The Margarita – A Texas Tradition

A margarita on the rocks is the most traditional way to make a margarita cocktail, one that every Texan should master. Making a homemade margarita on the rocks is simple. Basic recipes combine tequila, triple sec, and fresh lime juice to create a tangy, earthy, and slightly sweet drink. Instead of triple sec, some recipes balance out the drink’s tartness with simple syrup (equal parts sugar and water simmered until thick and syrupy) or agave syrup, a natural match for agave-based tequila.

While good tequila is important for a delicious margarita on the rocks — fresh lime juice is just as crucial. Yes, squeezing limes by hand takes time, but the flavor is far superior to bottled lime juice. As for triple sec, it really depends on your budget. Grand Marnier and Cointreau are top quality but not the most economical options. There are many other, less expensive triple secs, including Bol’s Triple Sec, which will also make a lip-smacking margarita.


Ingredient amounts can vary, but you can’t go wrong using the standard 2-1-1 formula per drink or pitcher of margaritas:

  • 2 parts tequila
  • 1 part lime juice
  • 1 part triple sec or agave syrup
  • Fresh ice
  • Kosher salt or sea salt(optional)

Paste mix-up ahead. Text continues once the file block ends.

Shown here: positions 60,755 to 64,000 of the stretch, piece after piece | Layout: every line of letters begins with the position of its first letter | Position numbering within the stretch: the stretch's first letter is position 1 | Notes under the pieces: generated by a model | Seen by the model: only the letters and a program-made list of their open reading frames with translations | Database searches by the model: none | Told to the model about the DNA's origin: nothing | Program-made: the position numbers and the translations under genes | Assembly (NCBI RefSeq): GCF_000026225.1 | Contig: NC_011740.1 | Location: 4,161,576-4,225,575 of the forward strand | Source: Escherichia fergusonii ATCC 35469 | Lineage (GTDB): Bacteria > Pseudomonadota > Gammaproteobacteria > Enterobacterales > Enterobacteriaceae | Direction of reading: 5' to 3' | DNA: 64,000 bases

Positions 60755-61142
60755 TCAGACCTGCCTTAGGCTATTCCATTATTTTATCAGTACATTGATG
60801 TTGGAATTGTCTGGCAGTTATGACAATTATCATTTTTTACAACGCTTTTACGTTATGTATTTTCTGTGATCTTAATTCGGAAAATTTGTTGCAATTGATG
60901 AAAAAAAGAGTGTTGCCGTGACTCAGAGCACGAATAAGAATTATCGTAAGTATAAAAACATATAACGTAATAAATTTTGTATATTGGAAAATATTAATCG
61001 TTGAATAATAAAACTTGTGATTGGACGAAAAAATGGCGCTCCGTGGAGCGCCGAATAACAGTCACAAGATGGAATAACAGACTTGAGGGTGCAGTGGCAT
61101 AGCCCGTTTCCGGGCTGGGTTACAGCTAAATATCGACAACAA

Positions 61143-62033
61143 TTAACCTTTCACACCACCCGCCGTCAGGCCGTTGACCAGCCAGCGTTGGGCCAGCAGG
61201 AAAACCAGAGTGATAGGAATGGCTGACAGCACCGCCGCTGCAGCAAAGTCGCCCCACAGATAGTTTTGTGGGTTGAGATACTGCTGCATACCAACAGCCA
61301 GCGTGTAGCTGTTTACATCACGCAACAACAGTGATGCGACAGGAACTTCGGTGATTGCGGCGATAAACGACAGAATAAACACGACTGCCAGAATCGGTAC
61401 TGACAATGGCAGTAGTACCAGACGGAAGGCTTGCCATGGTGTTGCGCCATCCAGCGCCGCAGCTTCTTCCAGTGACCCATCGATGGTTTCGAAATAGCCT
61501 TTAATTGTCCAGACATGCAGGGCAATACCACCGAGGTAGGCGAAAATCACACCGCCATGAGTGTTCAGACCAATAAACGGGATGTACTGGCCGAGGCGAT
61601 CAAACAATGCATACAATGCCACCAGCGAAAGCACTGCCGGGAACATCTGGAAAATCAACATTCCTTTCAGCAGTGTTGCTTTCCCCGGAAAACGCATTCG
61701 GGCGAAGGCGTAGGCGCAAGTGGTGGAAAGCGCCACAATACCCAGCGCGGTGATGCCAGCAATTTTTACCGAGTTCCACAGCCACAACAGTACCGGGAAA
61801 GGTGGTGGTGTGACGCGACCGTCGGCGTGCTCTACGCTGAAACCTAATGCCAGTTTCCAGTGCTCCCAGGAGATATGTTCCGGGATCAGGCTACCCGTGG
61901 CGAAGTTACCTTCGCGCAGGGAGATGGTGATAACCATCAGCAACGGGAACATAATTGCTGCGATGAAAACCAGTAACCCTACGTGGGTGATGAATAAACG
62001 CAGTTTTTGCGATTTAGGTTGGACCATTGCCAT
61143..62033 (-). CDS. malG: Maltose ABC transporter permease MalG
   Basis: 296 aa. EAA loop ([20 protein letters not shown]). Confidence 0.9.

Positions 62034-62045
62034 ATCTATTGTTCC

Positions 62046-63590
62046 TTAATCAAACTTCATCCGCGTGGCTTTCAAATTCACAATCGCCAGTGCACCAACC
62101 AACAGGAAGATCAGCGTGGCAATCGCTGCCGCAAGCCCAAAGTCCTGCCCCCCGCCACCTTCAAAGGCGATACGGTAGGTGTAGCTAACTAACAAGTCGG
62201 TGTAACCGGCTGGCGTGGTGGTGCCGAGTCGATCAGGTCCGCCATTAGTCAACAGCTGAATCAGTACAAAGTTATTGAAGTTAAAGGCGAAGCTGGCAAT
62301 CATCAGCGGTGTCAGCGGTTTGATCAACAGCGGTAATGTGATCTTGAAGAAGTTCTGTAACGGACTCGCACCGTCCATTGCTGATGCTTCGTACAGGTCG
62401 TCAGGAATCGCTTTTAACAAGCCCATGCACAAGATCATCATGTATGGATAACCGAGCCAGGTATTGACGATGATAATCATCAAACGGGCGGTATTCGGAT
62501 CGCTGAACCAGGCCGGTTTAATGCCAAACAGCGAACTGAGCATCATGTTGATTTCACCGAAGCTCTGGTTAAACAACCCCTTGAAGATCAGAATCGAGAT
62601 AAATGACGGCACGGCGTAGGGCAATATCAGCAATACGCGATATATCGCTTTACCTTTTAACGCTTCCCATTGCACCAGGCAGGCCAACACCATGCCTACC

• Lime slice for garnish (optional)
  • A cocktail shaker


  1. To mix the margarita, add your ingredients, along with fresh ice, to a cocktail shaker. A cocktail shaker will perfectly incorporate the ingredients, making for a smoother, better-tasting drink.
  2. The final component to a margarita is the salt rim on your cocktail glass, which complements the sweetness and tartness of the drink. To make the salt rim, moisten the edge of a glass with a lime wedge. Dip the rim on a plate sprinkled with salt (we like Kosher salt).
  3. Now shake the cocktail. How long should you shake your margarita? Chef John recommends, “Shake your cocktail mixer until frost forms on the outside, and then strain it over fresh ice.” Why fresh ice? “The ice you use to make the drink will melt too fast in the glass — so large, fresh, still frozen cubes are the way to go.”

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